Renault's concept car marks anniversary of Le Corbusier's death

Renault marks anniversary of Le Corbusier's death with Modernist-inspired concept car

French car manufacturer Renault has commemorated the 50th anniversary of the death of Le Corbusier by creating a concept car that references his Modernist architecture.

Unveiled last week, the Coupé C car features graphics around each of the front wheels designed to suggest that a section of the vehicle's body has been elevated – a loose reference to Le Corbusier's penchant for raising sections of his structures on thin piloti.

Le Corbusier concept car by Renault

These dark panels contrast with the rest of the car's silver bodywork. The vehicle also features a prominent front grille made up of angled slats with thin headlights positioned either side of a long bonnet.

"The ideas of simplicity, a visually – and aesthetically – pleasing structure, geometric elegance and mastery of light guided the designers in the creation of the Coupé C concept car," said Renault.

Le Corbusier concept car by Renault

Exaggerated wheel arches protrude from the Coupé C's rear bodywork while a line of brake lights traverse its entire width. Renault fitted the concept car with dihedral doors – commonly known as butterfly doors – which are hinged at the rear and open vertically.

"The design teams at Groupe Renault are proud to pay homage to the visionary architect and designer who reinvented architecture and made it more broadly accessible to the public," said Renault. "His thought and value structure is one that we share at Renault."

The company's industrial design team set out to investigate French cultural topics as design cues two years ago. This process led them to take a closer look at the 1930s – a period commonly referred to as the golden age of the modern automobile.

The interwar period also witnessed radical new ideas for architecture, pioneered in part by Le Corbusier, who championed a structural typology that allowed for open-plan and light-filled buildings. Examples of his projects include the Cité Radieuse housing block in Marseille and the Notre Dame de Haut chapel in Ronchamp.

Villa Savoye by Le Corbusier
The Villa Savoye completed by Le Corbusier in 1931

Considered one of his most important works, the Villa Savoye was completed in 1931. According to Renault, the building highlighted a new relationship between architecture and the proliferation of vehicles at the time.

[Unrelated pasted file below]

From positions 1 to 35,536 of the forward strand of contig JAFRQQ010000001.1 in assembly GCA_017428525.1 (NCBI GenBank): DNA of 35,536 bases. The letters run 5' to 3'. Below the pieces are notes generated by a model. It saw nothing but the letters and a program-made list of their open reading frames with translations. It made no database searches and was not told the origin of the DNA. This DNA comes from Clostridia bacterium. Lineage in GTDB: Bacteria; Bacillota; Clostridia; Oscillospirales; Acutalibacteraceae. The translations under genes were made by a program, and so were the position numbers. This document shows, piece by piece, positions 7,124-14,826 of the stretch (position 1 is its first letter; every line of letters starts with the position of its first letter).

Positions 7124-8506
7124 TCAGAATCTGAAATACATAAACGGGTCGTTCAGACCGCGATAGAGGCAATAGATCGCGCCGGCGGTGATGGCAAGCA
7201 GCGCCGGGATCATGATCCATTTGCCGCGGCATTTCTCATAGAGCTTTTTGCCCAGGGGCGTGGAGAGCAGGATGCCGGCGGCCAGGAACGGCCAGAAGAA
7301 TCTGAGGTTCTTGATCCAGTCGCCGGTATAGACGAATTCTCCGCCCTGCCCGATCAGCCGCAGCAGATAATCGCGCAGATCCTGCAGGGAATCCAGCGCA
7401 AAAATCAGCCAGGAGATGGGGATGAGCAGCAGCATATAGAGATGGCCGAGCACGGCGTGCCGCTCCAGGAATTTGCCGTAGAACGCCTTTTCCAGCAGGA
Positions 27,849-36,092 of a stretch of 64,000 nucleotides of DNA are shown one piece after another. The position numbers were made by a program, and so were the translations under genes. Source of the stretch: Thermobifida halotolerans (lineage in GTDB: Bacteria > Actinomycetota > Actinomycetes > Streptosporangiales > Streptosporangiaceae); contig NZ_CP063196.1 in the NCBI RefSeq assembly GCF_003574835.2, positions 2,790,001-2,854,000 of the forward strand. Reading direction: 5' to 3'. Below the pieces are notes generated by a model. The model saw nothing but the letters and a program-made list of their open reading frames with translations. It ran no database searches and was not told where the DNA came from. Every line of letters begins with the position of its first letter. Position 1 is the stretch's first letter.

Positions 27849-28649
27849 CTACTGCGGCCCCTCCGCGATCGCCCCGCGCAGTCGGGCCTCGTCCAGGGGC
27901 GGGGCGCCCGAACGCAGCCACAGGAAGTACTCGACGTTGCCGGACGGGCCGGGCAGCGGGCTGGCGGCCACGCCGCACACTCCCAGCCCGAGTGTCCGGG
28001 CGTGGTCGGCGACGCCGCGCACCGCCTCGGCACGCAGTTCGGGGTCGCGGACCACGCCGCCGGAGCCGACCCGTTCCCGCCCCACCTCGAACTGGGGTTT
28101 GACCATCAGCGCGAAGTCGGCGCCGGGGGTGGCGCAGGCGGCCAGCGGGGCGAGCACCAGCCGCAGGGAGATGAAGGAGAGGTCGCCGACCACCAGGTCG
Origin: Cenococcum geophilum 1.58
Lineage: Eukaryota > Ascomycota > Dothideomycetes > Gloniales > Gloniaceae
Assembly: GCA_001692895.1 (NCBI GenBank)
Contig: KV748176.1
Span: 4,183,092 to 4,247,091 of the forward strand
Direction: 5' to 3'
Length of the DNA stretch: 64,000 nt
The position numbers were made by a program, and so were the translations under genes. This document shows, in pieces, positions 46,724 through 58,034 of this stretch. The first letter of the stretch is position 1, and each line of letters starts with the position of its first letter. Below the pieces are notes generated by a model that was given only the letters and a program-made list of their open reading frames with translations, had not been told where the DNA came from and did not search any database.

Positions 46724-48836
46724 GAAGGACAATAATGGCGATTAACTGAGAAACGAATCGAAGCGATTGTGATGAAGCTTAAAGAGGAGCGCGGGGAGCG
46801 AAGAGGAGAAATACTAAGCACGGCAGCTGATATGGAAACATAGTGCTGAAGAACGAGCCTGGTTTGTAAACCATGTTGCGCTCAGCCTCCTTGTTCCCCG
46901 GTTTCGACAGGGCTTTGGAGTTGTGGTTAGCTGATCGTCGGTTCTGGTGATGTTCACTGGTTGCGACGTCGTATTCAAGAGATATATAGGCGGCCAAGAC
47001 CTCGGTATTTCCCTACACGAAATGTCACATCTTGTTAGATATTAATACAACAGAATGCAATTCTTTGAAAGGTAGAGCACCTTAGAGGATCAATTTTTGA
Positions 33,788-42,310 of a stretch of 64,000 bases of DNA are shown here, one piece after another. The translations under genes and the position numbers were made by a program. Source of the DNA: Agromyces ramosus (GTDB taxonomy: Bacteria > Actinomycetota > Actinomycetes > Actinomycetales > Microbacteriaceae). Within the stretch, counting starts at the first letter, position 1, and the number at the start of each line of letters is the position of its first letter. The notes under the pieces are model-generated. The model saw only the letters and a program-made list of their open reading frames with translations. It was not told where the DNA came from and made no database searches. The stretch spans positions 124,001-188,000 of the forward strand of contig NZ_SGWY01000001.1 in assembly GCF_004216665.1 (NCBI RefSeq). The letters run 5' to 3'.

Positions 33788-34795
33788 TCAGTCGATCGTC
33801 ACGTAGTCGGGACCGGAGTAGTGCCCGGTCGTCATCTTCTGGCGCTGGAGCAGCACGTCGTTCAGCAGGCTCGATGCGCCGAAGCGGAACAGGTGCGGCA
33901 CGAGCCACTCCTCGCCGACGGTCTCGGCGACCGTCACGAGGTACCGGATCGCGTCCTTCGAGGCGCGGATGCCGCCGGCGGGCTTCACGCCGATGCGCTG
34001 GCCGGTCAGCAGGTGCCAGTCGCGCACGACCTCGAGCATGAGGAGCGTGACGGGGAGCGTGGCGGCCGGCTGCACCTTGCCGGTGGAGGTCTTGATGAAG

"The Villa Savoye is an icon of modernity," said Renault. "Designed as a modern and ideal holiday home, it was a part of the upward trend in country houses in Île-de-France that was underpinned by the rise of the automobile."

"The Villa Savoye establishes an intimate relationship between automobile and architecture."

The Coupé C is on display at the house, located in Poissy just outside Paris, as part of an exhibition organised by France's Centre des Monuments Nationaux. The exhibition, titled Cars for living: the automobile and Modernism in the 20th and 21st centuries, opened last week and will run until 20 March 2016.Le Corbusier concept car by Renault
The Coupé C is on display at the house, located in Poissy just outside Paris, as part of an exhibition organised by France's Centre des Monuments Nationaux. The exhibition, titled Cars for living: the automobile and Modernism in the 20th and 21st centuries, opened last week and will run until 20 March 2016.

Previous Renault concept vehicles include the Twin'Z created by British designer Ross Lovegrove, which features colourful LED patterns over the glass roof and down its windshield edges, as well as the drone-equipped Kwid Concept car capable of spotting slow-moving traffic in the distance.

Le Corbusier concept car by Renault

Interest in Le Corbusier has remained strong since his death 50 years ago. Spanish designer Jaime Hayón recently launched a range of tables shaped to look like the curved structural elements of the Modernist architect's iconic buildings while a full-size model of his seminal Maison Dom-Ino was constructed at last year's Venice Architecture Biennale.